Conservation Law Foundation (CLF) filed a lawsuit today against ExxonMobil for its endangerment of communities along the Mystic River – the first lawsuit of its kind in the nation since revelations last year about the corporation’s decades-long campaign to discredit climate science. Today’s filing comes several months after CLF submitted a formal letter of intent to sue ExxonMobil, a development that was announced at a press conference in May. The suit focuses on Exxon’s violations of both the federal Clean Water Act (CWA) and the Resource Conservation and Recovery Act (RCRA), laws designed to protect the health and safety of waterfront communities in the face of climate change.
“For more than three decades, ExxonMobil has devoted its resources to deceiving the public about climate science while using its knowledge about climate change to advance its business operations,” said CLF president Bradley Campbell. “Communities were put in danger and remain in danger, all to cut costs for one of the most profitable corporations in the world. It’s time to make Exxon answer for decades of false statements to the public and to regulators and ensure that its Everett facility meets its legal obligation to protect thousands of people and the Boston Harbor estuary from toxic water pollution.”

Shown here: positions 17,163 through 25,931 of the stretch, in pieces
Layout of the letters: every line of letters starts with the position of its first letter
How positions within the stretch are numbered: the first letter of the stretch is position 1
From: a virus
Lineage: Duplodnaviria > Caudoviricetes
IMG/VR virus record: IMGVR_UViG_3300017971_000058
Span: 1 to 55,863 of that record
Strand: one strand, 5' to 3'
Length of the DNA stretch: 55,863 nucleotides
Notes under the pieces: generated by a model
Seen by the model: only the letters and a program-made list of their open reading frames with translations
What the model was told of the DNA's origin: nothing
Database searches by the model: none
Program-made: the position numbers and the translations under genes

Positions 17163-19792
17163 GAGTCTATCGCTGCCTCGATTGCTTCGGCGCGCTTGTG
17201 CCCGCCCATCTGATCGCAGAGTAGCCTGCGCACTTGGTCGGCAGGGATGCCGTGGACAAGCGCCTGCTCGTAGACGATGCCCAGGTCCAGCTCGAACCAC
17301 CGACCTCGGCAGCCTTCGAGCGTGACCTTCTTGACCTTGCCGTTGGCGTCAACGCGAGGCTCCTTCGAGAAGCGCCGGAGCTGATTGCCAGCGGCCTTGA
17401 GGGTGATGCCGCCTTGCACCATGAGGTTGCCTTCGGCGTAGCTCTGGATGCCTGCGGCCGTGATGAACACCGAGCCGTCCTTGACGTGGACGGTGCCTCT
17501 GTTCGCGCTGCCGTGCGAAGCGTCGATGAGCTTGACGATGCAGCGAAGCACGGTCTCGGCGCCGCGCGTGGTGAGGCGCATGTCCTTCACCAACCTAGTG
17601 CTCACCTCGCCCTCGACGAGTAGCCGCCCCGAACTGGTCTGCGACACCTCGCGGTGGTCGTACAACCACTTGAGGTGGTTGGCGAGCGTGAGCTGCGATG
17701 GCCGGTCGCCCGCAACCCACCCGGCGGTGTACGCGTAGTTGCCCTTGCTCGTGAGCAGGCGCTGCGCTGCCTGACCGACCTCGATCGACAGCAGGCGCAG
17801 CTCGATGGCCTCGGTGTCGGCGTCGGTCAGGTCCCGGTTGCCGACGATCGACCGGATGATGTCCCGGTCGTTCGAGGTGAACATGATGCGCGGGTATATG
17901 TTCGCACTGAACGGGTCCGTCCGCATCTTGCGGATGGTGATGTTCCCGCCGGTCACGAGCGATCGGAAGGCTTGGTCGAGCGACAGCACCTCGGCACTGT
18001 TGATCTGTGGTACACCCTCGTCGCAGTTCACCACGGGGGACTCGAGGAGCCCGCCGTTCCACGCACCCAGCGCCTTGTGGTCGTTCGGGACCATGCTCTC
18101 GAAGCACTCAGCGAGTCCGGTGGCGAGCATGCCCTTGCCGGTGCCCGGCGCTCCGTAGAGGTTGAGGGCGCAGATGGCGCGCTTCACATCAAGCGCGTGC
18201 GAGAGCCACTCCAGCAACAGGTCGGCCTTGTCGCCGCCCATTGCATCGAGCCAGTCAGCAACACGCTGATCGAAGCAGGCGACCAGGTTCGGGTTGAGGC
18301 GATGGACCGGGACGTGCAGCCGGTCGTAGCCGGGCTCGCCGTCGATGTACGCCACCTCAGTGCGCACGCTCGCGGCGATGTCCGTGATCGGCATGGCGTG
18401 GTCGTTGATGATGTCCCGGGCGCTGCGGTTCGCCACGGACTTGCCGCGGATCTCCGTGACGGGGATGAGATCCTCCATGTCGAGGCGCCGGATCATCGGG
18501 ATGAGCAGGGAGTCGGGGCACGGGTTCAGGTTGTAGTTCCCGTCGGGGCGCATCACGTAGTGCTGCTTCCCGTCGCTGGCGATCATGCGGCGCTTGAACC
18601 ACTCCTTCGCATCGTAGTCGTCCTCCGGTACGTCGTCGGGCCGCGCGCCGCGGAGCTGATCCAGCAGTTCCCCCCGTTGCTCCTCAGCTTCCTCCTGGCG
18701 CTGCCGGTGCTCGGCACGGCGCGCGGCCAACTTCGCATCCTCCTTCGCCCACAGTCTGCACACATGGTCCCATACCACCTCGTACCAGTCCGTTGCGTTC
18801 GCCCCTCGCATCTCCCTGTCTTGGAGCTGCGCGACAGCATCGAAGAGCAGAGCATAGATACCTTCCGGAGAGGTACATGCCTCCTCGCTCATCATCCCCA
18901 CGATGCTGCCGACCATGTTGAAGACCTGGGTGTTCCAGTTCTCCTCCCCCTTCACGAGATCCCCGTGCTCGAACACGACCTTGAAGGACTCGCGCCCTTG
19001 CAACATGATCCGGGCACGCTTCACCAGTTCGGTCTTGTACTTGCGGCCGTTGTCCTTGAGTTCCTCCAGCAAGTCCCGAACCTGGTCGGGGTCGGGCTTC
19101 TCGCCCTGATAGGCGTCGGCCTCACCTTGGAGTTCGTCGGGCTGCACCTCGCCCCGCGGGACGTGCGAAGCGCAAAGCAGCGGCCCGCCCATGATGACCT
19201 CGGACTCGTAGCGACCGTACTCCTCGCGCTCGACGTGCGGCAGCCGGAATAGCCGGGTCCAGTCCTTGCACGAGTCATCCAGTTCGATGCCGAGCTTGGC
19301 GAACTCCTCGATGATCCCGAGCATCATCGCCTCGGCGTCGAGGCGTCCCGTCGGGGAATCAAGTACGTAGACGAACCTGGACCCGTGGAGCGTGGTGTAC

In March of this year, Massachusetts Attorney General Maura Healey joined a coalition of 17 attorneys general seeking to hold fossil fuel companies accountable for campaigns to deceive customers, shareholders, and the public about climate risk. While CLF is the first organization officially to file a civil lawsuit against ExxonMobil for this deceit, many other legal actions are likely to follow.
Damali Vidot, Chelsea City Councilor-At-Large, commented, “As a mom and a representative of my community, I feel I have a responsibility to protect my kids and those I serve against the impacts of pollution in our water. I’m standing with CLF today because I believe Exxon must be held accountable for its actions.”
CLF’s trial team for the case will include nationally renowned attorney Allan Kanner of the Louisiana-based Kanner & Whiteley, whose firm has represented states and other plaintiffs in landmark cases against major oil companies, including claims arising from BP’s Deepwater Horizon spill.